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Growing roses is easier than you might think

This vintage rose is named "Joasine Hanet."
This vintage rose is named "Joasine Hanet." UC Regents

Q: I’d like to plant roses, but aren’t they too much trouble? — Arthur, Oceano

A: Many gardeners believe that roses require a lot of water and regular herbicide applications to stay healthy, but in fact, many roses are very tough plants. Wild roses occur throughout the Northern Hemisphere, from the Arctic Circle to the Mojave Desert. If suitable varieties are chosen, they can thrive in gardens with little effort.

Roses come in many forms and can fill a number of different roles. A row of thorny roses can become a privacy barrier and provide nesting habitat for birds. A shrub can be a showy focal point with fragrant flowers lasting months. A large rambler can block an unfortunate view, while a climber can adorn an arbor or trellis.

On the coast, roses can fall prey to rust, mildew and other diseases due to the humidity. Look for resistant varieties among modern roses, but don’t forget wild rose species and Old Garden Roses. Many Chinas and Noisettes thrive in such conditions; some will flower nearly continuously in mild climates.

Hot, dry summers further inland mean less concern with disease and more concern with water conservation. Mulch will keep roots cool and slow moisture loss. Gardeners might also look to “found” roses — those Old Garden Roses that have survived at abandoned homes and neglected cemeteries.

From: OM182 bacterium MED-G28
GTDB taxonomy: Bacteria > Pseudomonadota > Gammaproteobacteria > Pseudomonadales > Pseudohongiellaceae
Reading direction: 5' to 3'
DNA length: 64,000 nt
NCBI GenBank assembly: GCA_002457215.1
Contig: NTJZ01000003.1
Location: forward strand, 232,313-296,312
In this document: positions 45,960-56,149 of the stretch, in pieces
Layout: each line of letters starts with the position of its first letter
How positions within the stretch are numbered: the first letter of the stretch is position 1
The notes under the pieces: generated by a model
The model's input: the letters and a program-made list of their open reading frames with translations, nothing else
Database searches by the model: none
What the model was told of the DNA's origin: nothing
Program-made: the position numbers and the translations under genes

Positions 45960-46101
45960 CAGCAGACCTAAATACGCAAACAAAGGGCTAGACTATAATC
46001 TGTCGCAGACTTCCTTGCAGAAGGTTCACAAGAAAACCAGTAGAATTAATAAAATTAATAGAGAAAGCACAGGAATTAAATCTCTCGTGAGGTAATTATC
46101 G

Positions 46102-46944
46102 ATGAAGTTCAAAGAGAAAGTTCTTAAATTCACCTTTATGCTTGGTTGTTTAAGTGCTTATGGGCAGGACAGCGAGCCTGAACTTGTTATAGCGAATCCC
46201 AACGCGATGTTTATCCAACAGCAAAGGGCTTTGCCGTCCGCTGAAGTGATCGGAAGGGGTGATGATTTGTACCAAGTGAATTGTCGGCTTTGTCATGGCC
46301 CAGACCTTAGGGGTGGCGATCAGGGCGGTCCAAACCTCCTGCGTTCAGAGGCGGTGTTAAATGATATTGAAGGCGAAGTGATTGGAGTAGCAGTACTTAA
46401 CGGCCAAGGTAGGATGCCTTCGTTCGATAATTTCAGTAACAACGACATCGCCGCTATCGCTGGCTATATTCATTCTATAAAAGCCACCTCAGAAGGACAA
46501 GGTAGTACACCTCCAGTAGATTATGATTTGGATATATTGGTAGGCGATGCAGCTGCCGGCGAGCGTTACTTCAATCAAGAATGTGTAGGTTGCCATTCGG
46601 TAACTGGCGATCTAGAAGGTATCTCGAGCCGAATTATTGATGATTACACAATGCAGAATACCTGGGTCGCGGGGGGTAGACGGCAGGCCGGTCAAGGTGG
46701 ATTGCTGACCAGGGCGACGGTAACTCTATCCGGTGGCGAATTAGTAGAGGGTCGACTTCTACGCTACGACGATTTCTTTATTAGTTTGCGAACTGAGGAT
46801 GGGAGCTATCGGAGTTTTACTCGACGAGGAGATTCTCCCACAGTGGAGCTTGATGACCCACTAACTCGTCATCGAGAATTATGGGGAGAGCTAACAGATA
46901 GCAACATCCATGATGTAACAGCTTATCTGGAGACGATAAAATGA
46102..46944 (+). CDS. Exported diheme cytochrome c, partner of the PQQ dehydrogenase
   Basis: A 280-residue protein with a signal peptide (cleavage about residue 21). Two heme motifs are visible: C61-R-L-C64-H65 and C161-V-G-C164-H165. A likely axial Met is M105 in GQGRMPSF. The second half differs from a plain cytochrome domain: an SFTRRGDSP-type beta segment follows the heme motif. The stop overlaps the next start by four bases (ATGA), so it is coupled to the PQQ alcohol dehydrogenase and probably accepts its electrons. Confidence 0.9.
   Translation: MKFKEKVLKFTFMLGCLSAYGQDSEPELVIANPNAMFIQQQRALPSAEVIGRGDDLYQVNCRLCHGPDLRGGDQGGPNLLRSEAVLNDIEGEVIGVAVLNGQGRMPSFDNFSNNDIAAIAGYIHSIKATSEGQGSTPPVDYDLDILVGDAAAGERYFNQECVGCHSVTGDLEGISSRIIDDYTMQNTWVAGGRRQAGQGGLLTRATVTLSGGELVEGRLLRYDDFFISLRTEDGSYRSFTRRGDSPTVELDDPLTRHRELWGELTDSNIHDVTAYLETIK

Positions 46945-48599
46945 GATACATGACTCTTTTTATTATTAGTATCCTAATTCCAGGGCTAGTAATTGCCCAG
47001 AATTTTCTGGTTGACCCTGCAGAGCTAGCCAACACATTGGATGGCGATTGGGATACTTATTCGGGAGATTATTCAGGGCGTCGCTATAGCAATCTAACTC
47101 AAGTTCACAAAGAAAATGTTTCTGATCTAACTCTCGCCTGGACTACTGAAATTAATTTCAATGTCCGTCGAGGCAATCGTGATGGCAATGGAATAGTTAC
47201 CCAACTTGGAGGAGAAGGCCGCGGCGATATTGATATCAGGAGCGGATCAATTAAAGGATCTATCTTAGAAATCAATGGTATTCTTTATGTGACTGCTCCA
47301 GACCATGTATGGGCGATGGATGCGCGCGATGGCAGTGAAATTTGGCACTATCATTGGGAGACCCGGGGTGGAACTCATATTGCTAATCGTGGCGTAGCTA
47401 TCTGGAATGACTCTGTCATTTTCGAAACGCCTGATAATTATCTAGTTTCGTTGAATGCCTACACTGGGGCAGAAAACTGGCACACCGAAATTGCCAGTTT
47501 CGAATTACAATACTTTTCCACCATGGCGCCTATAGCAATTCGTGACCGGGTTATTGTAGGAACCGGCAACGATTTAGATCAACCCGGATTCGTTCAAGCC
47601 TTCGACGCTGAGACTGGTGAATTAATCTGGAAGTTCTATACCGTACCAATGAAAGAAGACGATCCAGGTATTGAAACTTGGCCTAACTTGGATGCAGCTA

One such rose is Harison’s Yellow, a fragrant climber known variously as the Oregon Trail Rose, Logtown Rose, Pioneer Rose and the Yellow Rose of Texas. It started as a chance seedling, was propagated and sold by a Long Island nursery, and then traveled west with settlers. It lives on in many areas of the west with no care at all.

Wildlife and native gardeners may wish to grow roses native to California and San Luis Obispo County, in particular. Most have sharp thorns, grow in thickets and will withstand some drought. Flowers are singular in shades of pink, and most are fragrant. The hips that form in the fall will be enjoyed by birds and other wildlife.


Contact the University of California Cooperative Extension Master Gardeners: at 781-5939 from 1 to 5 p.m. on Monday and Thursday; at 473-7190 from 10 a.m. to noon on Wednesday in Arroyo Grande; and at 434-4105 from 9 a.m. to noon on Wednesday in Templeton. Visit the UCCE Master Gardeners website at http://ucanr.org/sites/mgslo or email mgsanluisobispo@ucdavis.edu .